which for the 20th century has been fixated on trauma, illness, and pathology. As in physical medicine, it is high time to expand beyond treatment towards wellbeing. As Chris Peterson put it:
“Health is more than the absence of illness”
and so too, psychological wellbeing is more than the absence of pathology. The positive psychology view according to Martin Seligman is that
People are not driven by the past, but can be drawn to the future.
Rather than seeing the positive as simplistic, positive psychology makes the positive more complex.
What I looked forward to. Many of my drawings in the Positive Signs series, as well as some concepts in my essays on Art Practical, were inspired by Martin Seligman’s Learned Optimism and Mihaly Csikszentmihalyi’s Creativity. During my residency at Woodstock Byrdcliffe Guild immediately preceding IPPA, I read Csikszentmihalyi’s Flow: The Psychology of Optimal Experience. So I was very excited to hear Seligman and Csikszentmihalyi speak.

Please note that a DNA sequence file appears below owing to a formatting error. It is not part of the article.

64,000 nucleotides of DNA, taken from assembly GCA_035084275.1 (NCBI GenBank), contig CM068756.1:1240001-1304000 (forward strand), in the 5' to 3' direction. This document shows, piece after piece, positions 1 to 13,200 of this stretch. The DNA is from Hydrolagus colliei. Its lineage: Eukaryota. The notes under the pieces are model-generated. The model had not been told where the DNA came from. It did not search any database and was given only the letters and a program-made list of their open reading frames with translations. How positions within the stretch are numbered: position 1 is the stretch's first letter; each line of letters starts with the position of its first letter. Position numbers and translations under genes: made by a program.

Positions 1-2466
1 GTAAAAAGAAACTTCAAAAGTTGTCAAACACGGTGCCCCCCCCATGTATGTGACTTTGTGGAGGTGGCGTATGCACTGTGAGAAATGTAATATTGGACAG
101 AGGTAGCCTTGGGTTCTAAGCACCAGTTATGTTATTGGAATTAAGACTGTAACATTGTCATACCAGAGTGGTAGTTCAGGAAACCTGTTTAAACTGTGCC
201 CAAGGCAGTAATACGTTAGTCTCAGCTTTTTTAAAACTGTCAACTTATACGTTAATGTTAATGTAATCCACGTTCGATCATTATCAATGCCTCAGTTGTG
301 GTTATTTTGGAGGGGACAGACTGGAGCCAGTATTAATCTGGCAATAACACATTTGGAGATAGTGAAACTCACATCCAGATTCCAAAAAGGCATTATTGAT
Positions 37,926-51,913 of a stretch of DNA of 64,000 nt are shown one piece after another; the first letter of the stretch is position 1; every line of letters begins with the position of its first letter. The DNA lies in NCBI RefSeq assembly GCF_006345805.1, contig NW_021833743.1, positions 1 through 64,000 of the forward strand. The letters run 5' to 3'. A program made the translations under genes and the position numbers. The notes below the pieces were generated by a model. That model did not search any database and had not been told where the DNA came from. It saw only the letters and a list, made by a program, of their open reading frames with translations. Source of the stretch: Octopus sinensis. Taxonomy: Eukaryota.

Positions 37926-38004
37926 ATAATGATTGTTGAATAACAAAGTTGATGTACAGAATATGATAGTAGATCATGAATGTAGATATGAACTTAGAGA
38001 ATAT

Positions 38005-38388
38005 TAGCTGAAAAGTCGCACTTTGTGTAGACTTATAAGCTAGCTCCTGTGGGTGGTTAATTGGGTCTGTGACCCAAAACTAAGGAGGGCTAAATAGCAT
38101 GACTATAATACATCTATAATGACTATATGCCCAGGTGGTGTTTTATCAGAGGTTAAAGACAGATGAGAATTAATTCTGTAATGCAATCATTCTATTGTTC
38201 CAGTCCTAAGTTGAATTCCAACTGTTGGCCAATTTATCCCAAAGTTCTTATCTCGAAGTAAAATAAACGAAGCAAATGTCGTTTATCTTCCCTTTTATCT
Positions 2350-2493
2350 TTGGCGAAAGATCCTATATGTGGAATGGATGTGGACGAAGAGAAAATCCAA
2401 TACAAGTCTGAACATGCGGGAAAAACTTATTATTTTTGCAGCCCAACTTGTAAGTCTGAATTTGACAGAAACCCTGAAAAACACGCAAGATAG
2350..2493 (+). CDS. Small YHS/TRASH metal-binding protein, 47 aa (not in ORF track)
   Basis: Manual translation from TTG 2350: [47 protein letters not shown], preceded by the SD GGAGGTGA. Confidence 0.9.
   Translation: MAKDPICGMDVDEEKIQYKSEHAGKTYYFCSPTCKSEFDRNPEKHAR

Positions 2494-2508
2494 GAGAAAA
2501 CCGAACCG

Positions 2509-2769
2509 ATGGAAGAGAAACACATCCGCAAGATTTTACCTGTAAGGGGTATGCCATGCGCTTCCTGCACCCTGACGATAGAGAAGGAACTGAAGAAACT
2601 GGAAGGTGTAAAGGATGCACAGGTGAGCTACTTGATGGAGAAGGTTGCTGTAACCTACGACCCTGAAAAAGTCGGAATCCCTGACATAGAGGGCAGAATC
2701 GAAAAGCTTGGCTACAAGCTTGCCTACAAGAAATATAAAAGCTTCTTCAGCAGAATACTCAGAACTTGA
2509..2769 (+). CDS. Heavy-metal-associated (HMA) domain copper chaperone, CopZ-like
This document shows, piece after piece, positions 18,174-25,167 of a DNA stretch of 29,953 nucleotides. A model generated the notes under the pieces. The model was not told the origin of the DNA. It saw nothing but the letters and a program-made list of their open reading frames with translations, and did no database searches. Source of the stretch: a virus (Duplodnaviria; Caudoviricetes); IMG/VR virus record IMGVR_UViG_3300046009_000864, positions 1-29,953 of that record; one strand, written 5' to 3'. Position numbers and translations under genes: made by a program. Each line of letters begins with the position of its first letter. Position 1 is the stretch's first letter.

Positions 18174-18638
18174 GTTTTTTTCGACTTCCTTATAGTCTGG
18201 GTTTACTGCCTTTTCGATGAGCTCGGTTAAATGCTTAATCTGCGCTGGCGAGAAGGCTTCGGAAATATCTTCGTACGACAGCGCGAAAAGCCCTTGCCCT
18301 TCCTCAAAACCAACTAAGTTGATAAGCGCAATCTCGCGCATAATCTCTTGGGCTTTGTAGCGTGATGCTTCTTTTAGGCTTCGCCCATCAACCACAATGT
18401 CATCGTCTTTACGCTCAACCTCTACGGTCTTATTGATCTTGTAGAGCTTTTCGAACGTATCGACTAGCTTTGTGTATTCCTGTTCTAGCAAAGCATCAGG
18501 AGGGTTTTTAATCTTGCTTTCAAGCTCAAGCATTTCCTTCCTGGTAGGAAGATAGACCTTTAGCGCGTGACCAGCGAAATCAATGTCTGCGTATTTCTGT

Seligman (left) and Csikszentmihalyi (right) are named IPPA Fellows.
I was also excited to meet potential partners, especially those whose work intersects with the arts. I suspect that principles of positive psychology can be useful for contemporary artists by informing:
•processes, by becoming aware of flow activities;
•artwork, via increased understanding of relationships created in the art viewing experience and new theories of phenomenology; and
•attitudes, especially in regards to experiencing career setbacks and successes.
Highlights. I was very excited about:
Clearer definitions. University of Illinois researcher Ed Diener identified
preconditions of happiness as optimism, positive experiences, and lack of negative affect.
Gallup Scientist in Residence Shane Lopez pinpoints hope.